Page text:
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I'm a map junkie. I'm also a U.S. Navy Viet Nam era veteran who, on this Veterans Day (observed), offers up a few thoughts on the future of party politics in America, as suggested by the five most recent Electoral College Result maps of the United States.

The maps and the thoughts are out in the tall grass.

The first map is from Bill Clinton's reelection in 1996 and shows the most blue of any map until 2012.

There are special reasons for that. 1996 was a three way race with Ross Perot of Texas taking almost nine percent of the national vote. The final results were close enough, and Perot's percentage large enough to have flipped a number of states from Bob Dole to the incumbent President, including Nevada, Arizona, Ohio, Kentucky, Tennessee, Florida and Missouri. Without those states, Bill Clinton still won reelection, but without Perot, 1996 would show a much redder map.

George Bush won in 2000 by one vote, in the Supreme Court, which put its stamp on the now much redder map.

This map, importantly, portrays the regional nature of party dominance that has endured even until today. Democrats own the West Coast, Upper Midwest, New England and the Mid-Atlantic Seaboard. Only tiny New Hampshire is wobbly. Meanwhile, Republicans control the South, Southwest, Great Plains and Mountain West, excepting only New Mexico, just one electoral vote bigger than New Hampshire and just as wobbly. Bush's election required him to both take Ohio and steal Florida, and he was, sadly, up to both tasks.

Bush won again in 2004, this time by stealing Ohio and winning Florida. Both New Hampshire and New Mexico wobbled.

Otherwise, the regional distribution of red and blue remained unchanged in 2004.

President Obama won in 2008 by pushing party strength in the Upper Midwest, expanding into the Mountain West, taking Florida out of the solid GOP South and pushing the boundaries of the Mid-Atlantic into Virginia and North Carolina.

The 2012 election produced a map that confirms the growing regional strengths and weaknesses of the two major parties.
Fortunately, that is really good news for Democrats everywhere. Four years from now, North Carolina will again be a swing state while Missouri and Arizona will trend with their regions and become swing states.

All of this optimism assumes, however, that in the next four years the GOP never wises up and finds a way to start winning Hispanic votes or women. That would change everything. But if Republicans stay reliably loopy, Democrats can hope to continue to hold the White House and gain influence in all but the deep South and the sparsely populated zones of the interior where Republicans will crouch with their guns, their God, their hatreds, their delusions, their fears and their FOX, while the rest of the country gets on with the 21st Century.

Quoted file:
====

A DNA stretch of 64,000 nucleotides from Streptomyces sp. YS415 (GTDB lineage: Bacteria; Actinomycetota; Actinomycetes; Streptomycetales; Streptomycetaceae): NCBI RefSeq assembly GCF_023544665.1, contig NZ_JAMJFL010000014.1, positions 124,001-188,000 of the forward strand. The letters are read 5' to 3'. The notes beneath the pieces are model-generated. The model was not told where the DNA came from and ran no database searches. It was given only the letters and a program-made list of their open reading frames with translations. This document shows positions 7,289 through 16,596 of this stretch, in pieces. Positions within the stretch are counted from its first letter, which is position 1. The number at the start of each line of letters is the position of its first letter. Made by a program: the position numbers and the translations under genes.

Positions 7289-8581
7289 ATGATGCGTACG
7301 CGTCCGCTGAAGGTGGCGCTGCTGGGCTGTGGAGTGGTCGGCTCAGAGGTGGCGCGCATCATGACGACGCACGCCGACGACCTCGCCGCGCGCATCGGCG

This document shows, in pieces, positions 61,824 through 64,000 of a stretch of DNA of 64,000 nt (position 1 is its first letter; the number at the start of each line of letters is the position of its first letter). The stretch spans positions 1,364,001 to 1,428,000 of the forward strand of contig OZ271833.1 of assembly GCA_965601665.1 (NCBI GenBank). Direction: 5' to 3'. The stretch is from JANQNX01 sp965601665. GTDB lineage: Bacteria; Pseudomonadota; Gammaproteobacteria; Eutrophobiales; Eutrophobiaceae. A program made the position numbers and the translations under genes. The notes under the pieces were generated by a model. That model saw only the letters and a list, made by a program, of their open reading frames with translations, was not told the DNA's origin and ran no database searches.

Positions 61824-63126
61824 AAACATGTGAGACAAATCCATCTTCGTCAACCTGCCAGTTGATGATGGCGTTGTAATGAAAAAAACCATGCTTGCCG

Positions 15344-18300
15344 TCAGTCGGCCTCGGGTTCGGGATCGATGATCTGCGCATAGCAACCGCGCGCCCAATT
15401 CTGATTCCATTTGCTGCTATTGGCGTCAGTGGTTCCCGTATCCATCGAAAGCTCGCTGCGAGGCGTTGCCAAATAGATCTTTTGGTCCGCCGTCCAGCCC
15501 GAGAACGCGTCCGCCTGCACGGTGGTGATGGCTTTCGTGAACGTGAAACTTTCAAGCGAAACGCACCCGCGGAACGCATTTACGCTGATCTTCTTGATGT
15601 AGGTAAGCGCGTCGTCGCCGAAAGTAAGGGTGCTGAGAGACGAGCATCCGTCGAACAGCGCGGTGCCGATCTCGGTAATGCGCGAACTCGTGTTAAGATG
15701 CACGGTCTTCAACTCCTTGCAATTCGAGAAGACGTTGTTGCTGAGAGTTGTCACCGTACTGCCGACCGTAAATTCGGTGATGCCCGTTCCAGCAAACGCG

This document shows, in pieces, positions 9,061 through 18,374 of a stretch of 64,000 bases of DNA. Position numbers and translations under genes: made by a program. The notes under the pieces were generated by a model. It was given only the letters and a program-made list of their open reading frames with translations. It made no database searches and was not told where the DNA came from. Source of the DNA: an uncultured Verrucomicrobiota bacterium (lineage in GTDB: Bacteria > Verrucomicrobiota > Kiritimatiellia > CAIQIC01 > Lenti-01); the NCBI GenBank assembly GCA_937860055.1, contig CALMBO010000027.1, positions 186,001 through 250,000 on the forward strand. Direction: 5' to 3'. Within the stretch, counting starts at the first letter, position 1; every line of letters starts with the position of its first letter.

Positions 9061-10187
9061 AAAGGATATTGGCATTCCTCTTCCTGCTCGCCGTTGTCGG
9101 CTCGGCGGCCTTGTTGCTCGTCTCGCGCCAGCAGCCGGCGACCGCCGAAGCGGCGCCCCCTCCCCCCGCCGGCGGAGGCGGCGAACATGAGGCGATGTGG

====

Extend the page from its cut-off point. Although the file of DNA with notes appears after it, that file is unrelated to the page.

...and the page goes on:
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Comment Preferences

  •  Tip Jar (12+ / 0-)

    Aren't you glad that the clueless won't get a chance to run the country again, just yet? Yeah. Me too.

    by LeftOfYou on Mon Nov 12, 2012 at 12:57:12 PM PST

  •  Interesting comparison (5+ / 0-)
    But if Republicans stay reliably loopy, Democrats can hope to continue to hold the White House and gain influence in all but the deep South and the sparsely populated zones of the interior where Republicans will crouch with their guns, their God, their hatreds, their delusions, their fears and their FOX, while the rest of the country gets on with the 21st Century.
    No, the South is actually the major region of the country that trended bluer this time around, according to The New York Times:

    ChangeMap480

    Four years from now, North Carolina will again be a swing state while Missouri and Arizona will trend with their regions and become swing states.
    Agreed. And if the party goes back to a 50-state strategy, it may set up other states to do the same.
    •  the trouble with the NYT map (0+ / 0-)

      is that the data's not there to determine what actually happened last tuesday. there are still 10 million votes left to count. california may well have improved on 2008 in 2012, we won't know until the other 25% of the vote is counted.

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